Many processing plants and local elevators in the Corn Belt have offered cash prices with a positive basis at certain times during the past 18 months. The basis level for soybeans in southern Minnesota for fall delivery in 2022 remains quite tight, with the soybean basis level at five to 20 cents per bushel under the board of trade price at soybean processing plants. Soybean basis during planting seasons from 2016 through 2019 ranged from 40 to 60 cents per bushel under board of trade futures prices at processing plants and 70 to 80 cents or more under board of trade prices at local grain elevators.
The corn basis level for 2022 has widened out somewhat in recent weeks and is now at approximately 30 to 40 cents per bushel under the board of trade price at local ethanol plants, which is more typical of spring corn basis levels. The basis level is important to farm operators for determining pre-harvest market strategies.
Basis levels important to pre-harvest strategies
Many farmers will tell you that grain marketing decisions are one of the hardest parts of farming. This is especially true during times of highly volatile markets such as have been occurring in the past couple of years.
Forward contract cash corn prices for harvest delivery last year rose above $5 per bushel in the spring of 2021, which was the first opportunity to forward price “new crop” corn at a local price above $5 per bushel since spring 2013. Many farm operators took advantage of this opportunity and locked in a contract price on their 2021 corn crop well before harvest.
Since the beginning of 2022, the cash corn price has been above $6 per bushel, exceeding $7 per bushel much of the time in the past six weeks. However, a significant percentage of farmers had already sold all of their 2021 corn by early 2022. Farmers that still have unpriced 2021 corn stored on the farm are now wondering how high corn prices might go before there is a major downward correction.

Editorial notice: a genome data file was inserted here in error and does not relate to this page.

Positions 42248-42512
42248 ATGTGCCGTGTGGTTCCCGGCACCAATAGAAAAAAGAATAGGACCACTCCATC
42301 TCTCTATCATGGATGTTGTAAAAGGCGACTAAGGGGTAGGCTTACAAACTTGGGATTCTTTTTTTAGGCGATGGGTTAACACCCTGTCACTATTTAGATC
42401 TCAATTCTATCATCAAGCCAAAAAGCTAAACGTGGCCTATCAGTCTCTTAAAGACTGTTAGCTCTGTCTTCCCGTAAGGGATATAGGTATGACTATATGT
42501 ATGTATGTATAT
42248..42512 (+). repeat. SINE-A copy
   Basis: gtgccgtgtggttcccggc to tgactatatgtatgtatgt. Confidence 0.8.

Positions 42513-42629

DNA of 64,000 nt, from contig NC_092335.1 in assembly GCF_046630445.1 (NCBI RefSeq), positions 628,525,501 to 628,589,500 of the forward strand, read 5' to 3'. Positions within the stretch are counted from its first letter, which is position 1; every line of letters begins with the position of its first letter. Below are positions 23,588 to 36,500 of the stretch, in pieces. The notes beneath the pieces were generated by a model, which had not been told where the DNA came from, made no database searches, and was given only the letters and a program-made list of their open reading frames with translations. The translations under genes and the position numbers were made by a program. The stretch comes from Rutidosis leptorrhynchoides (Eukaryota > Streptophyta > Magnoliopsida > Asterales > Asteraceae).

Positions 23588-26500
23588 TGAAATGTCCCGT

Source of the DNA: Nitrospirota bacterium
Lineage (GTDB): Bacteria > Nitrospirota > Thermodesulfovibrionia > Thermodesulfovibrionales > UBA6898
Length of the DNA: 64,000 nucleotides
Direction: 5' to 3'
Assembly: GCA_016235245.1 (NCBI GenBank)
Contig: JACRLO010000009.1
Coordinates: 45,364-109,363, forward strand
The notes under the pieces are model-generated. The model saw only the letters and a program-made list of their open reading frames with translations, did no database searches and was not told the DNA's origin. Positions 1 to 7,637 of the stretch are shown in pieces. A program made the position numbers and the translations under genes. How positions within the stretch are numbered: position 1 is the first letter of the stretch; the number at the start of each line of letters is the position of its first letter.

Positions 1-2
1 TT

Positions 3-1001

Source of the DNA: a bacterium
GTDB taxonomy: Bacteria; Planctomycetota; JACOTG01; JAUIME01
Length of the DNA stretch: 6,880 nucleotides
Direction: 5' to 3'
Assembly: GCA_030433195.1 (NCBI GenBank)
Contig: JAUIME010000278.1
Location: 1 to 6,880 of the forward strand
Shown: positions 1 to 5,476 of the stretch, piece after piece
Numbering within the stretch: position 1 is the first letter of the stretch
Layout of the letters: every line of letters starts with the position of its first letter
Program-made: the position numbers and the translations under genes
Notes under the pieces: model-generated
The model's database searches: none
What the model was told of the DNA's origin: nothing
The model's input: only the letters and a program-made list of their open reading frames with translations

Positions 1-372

Once farm operators get near planting season, they pay close attention to “new crop” December corn futures and cash prices for harvest season and beyond at local grain elevators and processing plants. December corn futures closed at $7.35 per bushel on April 14, which was the highest planting time price level since the drought year of 2012.
Cash bids for fall delivery of the 2022 corn crop at local grain elevators and ethanol plants in southern Minnesota on April 14 ranged from $6.50 to $7 per bushel at many locations. In late fall 2012, local new crop corn prices for fall 2013 were near $6 per bushel. However, by July 2013, new crop bids had declined below $5 per bushel, with the 2013 cash corn price ending the year near $4 to $4.25 per bushel.
Prices for 2022 new crop board of trade November soybeans closed near $15 per bushel on April 14, with new crop soybean futures trading above $13 per bushel since early in the year and exceeding $14 per bushel since mid-February.
A year ago, the new crop soybean futures price was near $13 per bushel, staying mainly between $13 to $14 per bushel until September, then dropping below $13 per bushel until late in the year.
Cash bids for 2022 new crop soybeans at grain elevators and processing plants in southern Minnesota on April 14 ranged from $14 to $15 per bushel. The current new crop soybean bids are the highest since the summer of the drought year of 2012. New crop forward contract soybean bids exceeded $17 per bushel at some locations briefly in late summer 2012 before dropping back to a cash soybean price near $14 per bushel by year's end. By the end of 2014, cash soybean prices had declined to near $10 per bushel.
Time for producers to decide between corn and soybeans
Most producers have been pondering grain marketing decisions for the 2022 corn and soybean crop in recent weeks. Being able to lock in local cash prices over $6 per bushel for corn and near $14 per bushel for soybeans is the best opportunity that has existed at spring planting time in many years.
On the other hand, farmers do not want to miss a grain price “run-up,” such as occurred in 2012. It is important to remember that the catalyst that drove the rapid 2012 commodity price increase was a major U.S. drought that developed in mid-summer. If a major drought does not develop in 2022, corn and soybean prices are likely to follow a more typical seasonal price pattern as we progress toward harvest.
No two years are the same, but obviously these historical price trends are something to keep in mind in analyzing 2022 grain marketing strategies.
For additional information contact Kent Thiesse, farm management analyst and senior vice president, MinnStar Bank, Lake Crystal, Minn., at 507-381-7960 or firstname.lastname@example.org.